Spy vs Spy
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It's unnerving to find oneself on the same side as Subramanian Swamy and Arnab Goswami, watching Zee and Jindal Steel and Power Ltd play a weird variation of Spy vs Spy. Swamy wants to slash, burn and nuke his way through the miasma of absurd claims and innuendo surrounding the case. In particular, he suggests that the arrest of two Zee journalists was improper. Goswami's project is pitched lower, though, as usual, his voice is high: can a charge of extortion be countered with an appeal for the protection of media freedoms, he asks.
The media is willing to contemplate its navel and bewails the lint therein. It's had some practice. Rajdeep Sardesai speaks of a crisis of credibility and asks, "Is it easier to believe corporates than the media today?" It's been that way ever since Radiagate, when journalists were found to be playing along with — or "stringing along" — a publicist and lobbyist. Though no evidence of material benefit was produced, the charge of professional impropriety stuck. Meanwhile, paid news has been revealed to be a pervasive phenomenon — 190 cases have been detected in the Himachal Pradesh election, for instance — which has cast a shadow over the credibility of all news.
The Jindal sting is a complicated story whose details matter. Talking about a crisis of credibility in media suggests an expansion of ambit, but it is actually reductive because distance blurs detail. Here, while guilt or its absence remains to be determined by the courts, all the parties except the law have managed to compromise themselves. Just a little, in some absurd way or another.
JSPL has released only 15 minutes of footage from three rounds of negotiation and is clearly reluctant to reveal the rest, suggesting that it reveals something apart from extortion. Zee News claims to have been running a sting but, as Broadcast Editors' Association member Dibang said on Times Now, had no footage to prove it. Zee CEO Alok Agrawal riposted by making an incomprehensible distinction between a "sting operation", where evidence must be collected and "sting journalism", which apparently uses "another via media". Go figure. Go mad figuring.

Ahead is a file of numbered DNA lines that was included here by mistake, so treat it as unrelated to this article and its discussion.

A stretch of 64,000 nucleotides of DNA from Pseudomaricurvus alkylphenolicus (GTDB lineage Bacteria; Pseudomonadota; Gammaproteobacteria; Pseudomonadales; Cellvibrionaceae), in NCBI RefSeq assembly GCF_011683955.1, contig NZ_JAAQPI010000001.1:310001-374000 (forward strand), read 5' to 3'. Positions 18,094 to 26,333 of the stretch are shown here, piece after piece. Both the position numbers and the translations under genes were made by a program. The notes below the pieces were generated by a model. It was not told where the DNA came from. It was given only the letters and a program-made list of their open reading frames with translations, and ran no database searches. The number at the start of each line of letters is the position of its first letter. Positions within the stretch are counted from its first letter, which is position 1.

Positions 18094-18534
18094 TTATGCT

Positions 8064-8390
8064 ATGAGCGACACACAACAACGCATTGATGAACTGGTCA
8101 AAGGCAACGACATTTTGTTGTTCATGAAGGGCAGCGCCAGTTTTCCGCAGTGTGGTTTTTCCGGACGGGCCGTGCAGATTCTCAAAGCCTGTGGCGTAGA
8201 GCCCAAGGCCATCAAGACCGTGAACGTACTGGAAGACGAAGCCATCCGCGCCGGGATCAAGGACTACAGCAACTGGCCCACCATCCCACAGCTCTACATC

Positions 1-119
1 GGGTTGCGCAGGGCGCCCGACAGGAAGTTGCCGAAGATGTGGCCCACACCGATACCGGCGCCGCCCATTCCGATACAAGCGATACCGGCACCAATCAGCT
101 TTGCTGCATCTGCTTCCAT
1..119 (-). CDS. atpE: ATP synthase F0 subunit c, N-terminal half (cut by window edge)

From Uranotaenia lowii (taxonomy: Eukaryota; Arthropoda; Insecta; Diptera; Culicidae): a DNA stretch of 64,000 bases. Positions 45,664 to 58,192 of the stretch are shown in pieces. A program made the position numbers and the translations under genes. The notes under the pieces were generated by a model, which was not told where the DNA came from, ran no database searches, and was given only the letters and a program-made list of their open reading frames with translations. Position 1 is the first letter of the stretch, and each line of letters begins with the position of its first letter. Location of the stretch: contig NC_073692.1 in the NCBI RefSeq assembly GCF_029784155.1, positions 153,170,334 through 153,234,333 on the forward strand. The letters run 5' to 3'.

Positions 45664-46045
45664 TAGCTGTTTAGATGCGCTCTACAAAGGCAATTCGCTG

And finally, the prosecution and the police have compromised themselves by changing the charges while arresting two Zee journalists. One charge is non-bailable while the charges applied earlier were not, suggesting that the police are putting on the screws on behalf of government. On the other hand, the prosecution will always seek to frame charges that they can prove and for technical reasons, the earlier ones were a little uncertain.
However, this has allowed Zee to launch a loudly self-righteous multimedia campaign on TV, in print (DNA) and on its website, with a logo showing the word 'media' in chains, and the company leadership likening the proceedings against them to attacks on press freedoms during the Emergency. Since they have no footage of the 'sting', they were looping an old tape in which Naveen Jindal pushed Zee journalists about — after they hounded him.
The courts will take their time mulling the evidence but trial by media is fast moving and, as N Ram said, the two journalists arrested "will have a hard time explaining what they were doing in those meetings." So will the JSPL representatives, who cannot prove that they weren't trying to do an ad deal which went sour.
Until the courts pronounce a verdict, however, two limited questions can be pursued. Was arrest proper under these circumstances? On the other hand, is it proper for media to protest of an Emergency-like attack on its freedoms when it is charged with attempted extortion?